But during this moment, Holden for the first time says that he “meant it when he asked her.” Although he didn’t say what he meant and destroyed the entire situation, he meant it when he had asked. Immediately though, Holden says it was a terrible mistake and calls himself a madman. This shows his reluctance to throw around words without any meaning and his rejection of showing his true feelings.
This rejection of his feelings is also shown through Jane. It is pretty clear that Holden has feelings for Jane when he blows up on Stradlater but he never actually expresses his feelings to Jane and says what he means. Several times he thinks of calling her and he even does call her but then suddenly hangs up because he doesn’t have the courage to say something he actually means. This kind of fear further shows his refusance to change himself. For so long he’s distanced himself and its hard for him to move on and open up. So in conclusion, Holden often doesn’t mean what he says and is aso unable to say what he means.
© 2007 by Mara 1
In my experience, the answer to this question all depends on the situation. Sometimes it’s hard to find the words and the courage to say what you mean. For example, I often lose my words and am unable to communicate what I mean when I get nervous. This occurs during presentations, or really any situation when there’s a chance at failure. Fear is really a terrible thing because of its limitations. Just like Holden cannot express his feelings to Jane.
In addition, sometimes I say things that I don’t really mean. For example, there are some phrases people use that really have no meaning. For example, a lot of people ask questions like “how are you” and say “nice to meet you.” But a lot of times they don’t really mean it and they’re just saying it to be polite. Also, it’s pretty sad but some terms have lost their meaning in the modern age from the media and tv/entertainment, etc. For example, people throw around the term “I love you” like it means nothing even though it should be reserved for when you actually mean it. In addition, people insult and say hurtful things to be funny, even though they may not mean it. But it still hurts people. For these reasons, I can see why Holden wants to stay young and ignorant with time never changing.
© 2009 by tourist_on_earth
Like I said previously, a lot of the media today is causing things to mean nothing and ruining our youth culture. For example, the popular show “The Bachelor.” On the bachelor, a bunch of girls are competing to marry this one guy. Throughout the show, the hope is that the guy will find one girl to fall in love with. But this is practically destroying what true love should be like. This guy is seeing several girls at once, telling each one he loves them and telling them things he doesn’t actually mean just for tv effect and to create drama, but ultimately just to make the television network money. These kinds of shows are hugely popular and people are even fanatic, choosing sides and who they like the best. Most of the marraiges end up failing miserably and many times they break up the engagement before even getting married. These kinds of values are portrayed through lots of other media and divorce rates across the United States are sky rocketing. It’s really sad that networks will degrade the values of our society just to make money.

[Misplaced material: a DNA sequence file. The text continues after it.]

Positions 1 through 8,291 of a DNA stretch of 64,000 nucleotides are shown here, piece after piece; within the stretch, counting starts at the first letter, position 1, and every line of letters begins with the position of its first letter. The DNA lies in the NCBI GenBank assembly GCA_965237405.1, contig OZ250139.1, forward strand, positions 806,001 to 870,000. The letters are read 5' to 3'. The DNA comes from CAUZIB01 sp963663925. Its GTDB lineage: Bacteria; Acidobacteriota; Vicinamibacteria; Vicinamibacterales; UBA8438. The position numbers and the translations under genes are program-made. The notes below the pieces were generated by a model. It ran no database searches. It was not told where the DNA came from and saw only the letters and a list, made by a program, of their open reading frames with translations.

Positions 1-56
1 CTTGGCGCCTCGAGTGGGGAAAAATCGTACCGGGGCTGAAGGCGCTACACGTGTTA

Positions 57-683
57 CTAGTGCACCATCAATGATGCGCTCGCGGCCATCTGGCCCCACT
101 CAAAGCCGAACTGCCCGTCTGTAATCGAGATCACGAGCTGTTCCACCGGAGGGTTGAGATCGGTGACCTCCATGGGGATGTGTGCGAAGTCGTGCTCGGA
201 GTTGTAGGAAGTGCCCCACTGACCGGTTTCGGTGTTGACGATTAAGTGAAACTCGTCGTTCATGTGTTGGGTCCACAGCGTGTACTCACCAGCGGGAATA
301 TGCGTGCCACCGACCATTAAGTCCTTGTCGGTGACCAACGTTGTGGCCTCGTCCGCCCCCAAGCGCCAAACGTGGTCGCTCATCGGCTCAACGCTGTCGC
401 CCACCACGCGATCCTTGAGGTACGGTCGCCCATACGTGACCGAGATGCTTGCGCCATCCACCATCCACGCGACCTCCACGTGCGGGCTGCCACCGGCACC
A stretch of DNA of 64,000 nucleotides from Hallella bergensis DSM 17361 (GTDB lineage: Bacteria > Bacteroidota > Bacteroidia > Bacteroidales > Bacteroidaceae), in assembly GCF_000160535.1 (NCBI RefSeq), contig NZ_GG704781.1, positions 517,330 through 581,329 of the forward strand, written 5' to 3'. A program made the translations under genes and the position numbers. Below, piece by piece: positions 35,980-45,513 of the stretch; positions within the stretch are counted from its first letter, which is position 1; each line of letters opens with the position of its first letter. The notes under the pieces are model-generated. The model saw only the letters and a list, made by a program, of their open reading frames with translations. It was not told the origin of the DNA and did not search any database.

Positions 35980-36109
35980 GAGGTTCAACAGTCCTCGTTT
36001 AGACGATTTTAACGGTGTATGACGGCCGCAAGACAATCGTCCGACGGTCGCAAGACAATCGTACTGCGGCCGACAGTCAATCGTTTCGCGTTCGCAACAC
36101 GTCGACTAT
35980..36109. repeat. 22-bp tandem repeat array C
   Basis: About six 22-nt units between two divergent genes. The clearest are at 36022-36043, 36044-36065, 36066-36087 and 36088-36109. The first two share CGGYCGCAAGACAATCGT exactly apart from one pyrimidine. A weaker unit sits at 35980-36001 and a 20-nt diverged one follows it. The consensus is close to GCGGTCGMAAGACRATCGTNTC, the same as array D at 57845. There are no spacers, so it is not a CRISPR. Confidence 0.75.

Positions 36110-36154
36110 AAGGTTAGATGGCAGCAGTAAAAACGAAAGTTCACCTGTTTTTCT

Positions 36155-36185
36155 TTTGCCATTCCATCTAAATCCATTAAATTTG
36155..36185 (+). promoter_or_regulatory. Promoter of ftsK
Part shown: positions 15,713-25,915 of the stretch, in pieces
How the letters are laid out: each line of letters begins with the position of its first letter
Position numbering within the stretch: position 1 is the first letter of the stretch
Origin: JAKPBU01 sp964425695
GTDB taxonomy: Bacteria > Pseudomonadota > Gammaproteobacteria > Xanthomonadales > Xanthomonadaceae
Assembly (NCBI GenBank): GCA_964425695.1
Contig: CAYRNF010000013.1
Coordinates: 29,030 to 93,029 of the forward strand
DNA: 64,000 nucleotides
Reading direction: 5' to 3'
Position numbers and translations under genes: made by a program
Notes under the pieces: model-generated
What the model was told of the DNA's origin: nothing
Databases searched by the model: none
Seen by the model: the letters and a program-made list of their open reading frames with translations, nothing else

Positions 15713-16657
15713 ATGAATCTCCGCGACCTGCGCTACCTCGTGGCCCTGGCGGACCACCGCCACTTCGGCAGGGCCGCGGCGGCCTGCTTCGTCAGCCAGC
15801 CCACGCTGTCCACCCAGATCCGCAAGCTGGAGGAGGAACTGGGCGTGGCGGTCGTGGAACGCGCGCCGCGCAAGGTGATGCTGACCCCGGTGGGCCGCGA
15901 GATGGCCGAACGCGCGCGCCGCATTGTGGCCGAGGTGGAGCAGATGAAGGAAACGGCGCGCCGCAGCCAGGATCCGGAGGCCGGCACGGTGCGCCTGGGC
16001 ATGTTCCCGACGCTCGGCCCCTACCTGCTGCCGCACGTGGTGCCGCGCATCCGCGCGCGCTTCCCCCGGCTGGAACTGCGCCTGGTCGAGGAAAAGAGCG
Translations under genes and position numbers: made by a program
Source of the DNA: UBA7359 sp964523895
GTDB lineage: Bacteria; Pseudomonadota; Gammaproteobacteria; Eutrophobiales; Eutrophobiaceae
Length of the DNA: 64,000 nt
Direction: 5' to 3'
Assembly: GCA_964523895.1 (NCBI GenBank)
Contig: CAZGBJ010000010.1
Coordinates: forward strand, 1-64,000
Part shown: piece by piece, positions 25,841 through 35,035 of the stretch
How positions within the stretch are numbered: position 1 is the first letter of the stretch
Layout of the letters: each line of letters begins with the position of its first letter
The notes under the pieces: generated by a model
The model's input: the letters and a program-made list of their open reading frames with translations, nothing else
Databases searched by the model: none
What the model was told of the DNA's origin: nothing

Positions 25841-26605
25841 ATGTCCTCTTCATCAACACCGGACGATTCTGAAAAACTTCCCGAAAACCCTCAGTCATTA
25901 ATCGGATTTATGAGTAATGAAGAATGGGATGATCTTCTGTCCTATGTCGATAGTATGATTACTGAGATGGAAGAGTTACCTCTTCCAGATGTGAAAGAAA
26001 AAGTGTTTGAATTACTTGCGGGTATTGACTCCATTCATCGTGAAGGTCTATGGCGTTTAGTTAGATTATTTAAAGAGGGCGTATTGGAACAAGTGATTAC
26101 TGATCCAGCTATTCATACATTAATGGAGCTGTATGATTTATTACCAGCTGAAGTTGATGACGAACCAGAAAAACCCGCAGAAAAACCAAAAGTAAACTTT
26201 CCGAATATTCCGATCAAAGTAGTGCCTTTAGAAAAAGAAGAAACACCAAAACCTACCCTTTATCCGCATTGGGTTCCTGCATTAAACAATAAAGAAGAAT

The same is with advertisements. Most of the time they don’t care one bit about you. Advertisements and images in tabloids are all fake and also just trying to make some money. The best word to describe them is phony. Magazine headlines, company slogans, advertisements; none of them mean what they express in their commercials. For example, State Farm’s catch phrase, “Like a good neighbor State Farm is there.” Watching these commerciails honestly makes me want to buy their insurance because its funny and makes you feel good. But this is exaclty what they want you to think. The words “like a good neighbor” are supposed to stir good feelings and make you want to buy it. I’m sure the company has great intentions and tries to be helpful and nice, but they just don’t mean what they say. State Farm doesn’t just magically appear and help you. Now that I think of it, it’s pretty sad how many things are said that aren’t meant. In our society it just kind of flies by and nobody really pays attention to what is happening. It’s funny, after all of this I actually appreciate Holden and understand him more.
© 2011 by Chris Smith